By SELINA WILLIAMS
LONDON -- BG Group on Wednesday said it had completed its
first substantial agreement for the long-term sale of liquefied
natural gas to India, one of the world's most rapidly growing
energy markets and a key customer for the super-cooled gas.
Under the agreement, BG will supply state-owned Gujarat
State Petroleum Corp., or GSPC, with up to 2.5 million
metric tpy of LNG, concluding an initial agreement announced in
September 2011. Analysts estimate the 20-year contract could be
worth around $20 billion.
The deal highlights BG's drive to focus on the exploration
and production and LNG shipping and marketing side of its
business as it exits transmission and distribution,
regasification and power generation. The company has already
divested some of those assets, including last year's sale of
its stake in Brazilian gas distributor Comgas.
The deal also underscores the growing significance to major
energy suppliers of India, where the International
Energy Agency sees natural gas demand almost tripling to 178
billion cubic meters by 2025 from 64 bcm in 2010 under its base
"We have been active in India for more than 15 years and it
is a large and important market that we understand well. We
expect the country to lie third among LNG importing countries
by 2025, behind Japan and China," said BG chief executive Chris
Earlier this week, BG confirmed the natural gas resource and
production potential in one of its offshore Tanzania fields and
is in the process of selecting a site for an onshore LNG
facility to export the gas.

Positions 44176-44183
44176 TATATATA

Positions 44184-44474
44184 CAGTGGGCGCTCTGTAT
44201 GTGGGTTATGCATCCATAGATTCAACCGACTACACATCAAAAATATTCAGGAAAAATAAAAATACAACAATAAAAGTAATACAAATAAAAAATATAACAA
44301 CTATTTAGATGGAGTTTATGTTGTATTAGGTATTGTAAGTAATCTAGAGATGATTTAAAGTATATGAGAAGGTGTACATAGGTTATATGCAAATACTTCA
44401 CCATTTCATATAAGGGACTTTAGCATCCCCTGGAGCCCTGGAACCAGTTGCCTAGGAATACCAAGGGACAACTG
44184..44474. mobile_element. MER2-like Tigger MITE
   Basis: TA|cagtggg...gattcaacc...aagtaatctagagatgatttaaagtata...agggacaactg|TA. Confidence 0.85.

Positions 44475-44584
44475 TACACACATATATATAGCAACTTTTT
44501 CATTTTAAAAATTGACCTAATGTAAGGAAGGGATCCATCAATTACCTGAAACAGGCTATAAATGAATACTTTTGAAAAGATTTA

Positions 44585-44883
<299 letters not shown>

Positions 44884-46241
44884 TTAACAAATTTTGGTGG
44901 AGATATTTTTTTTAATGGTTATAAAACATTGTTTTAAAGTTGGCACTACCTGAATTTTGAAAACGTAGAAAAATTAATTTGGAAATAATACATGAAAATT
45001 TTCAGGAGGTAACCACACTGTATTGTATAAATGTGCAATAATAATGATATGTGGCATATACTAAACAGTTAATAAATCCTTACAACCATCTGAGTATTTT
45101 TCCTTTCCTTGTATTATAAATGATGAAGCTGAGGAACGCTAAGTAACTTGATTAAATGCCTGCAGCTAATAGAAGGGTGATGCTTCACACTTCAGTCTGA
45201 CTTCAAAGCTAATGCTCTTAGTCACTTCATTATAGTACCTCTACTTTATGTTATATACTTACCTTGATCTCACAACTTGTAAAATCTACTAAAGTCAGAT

Analysts say that East African countries such as Tanzania
and Mozambique, locations of major recent gas discoveries, are
well placed to serve growing energy demand in India, which is
already ramping up LNG imports as demand from the power
generation and other sectors outstrips domestic production.
Suppliers are already battling for the contracts with India.
Last October, GAIL (India) clinched a 20-year deal to buy LNG
from the Singapore unit of Russia's state-owned gas giant OAO
India currently imports about a quarter of its gas
requirements. But if gas production doesn't increase faster, India may have to import as much as
half its needs within a few years, analysts say. Indeed,
several gas-fired power plants are already shuttered or
operating below capacity due to a shortage of gas.
Under the terms of the deal signed with GSPC, BG will
initially supply 1.25 million tpy of LNG beginning in 2015 and
for up to 20 years, potentially increasing to 2.5 million tpy
after two years.
GSPC will be supplied from BG's global LNG portfolio, which
means the gas could come from any of a number of the company's
projects, including giant
developments in Australia.
"Our long-term agreement with GSPC adds another dimension to
our global LNG portfolio with the addition of material new
supplies to a fast growing market. We look forward to building
our presence in the country," Mr. Finlayson said.
Dow Jones Newswires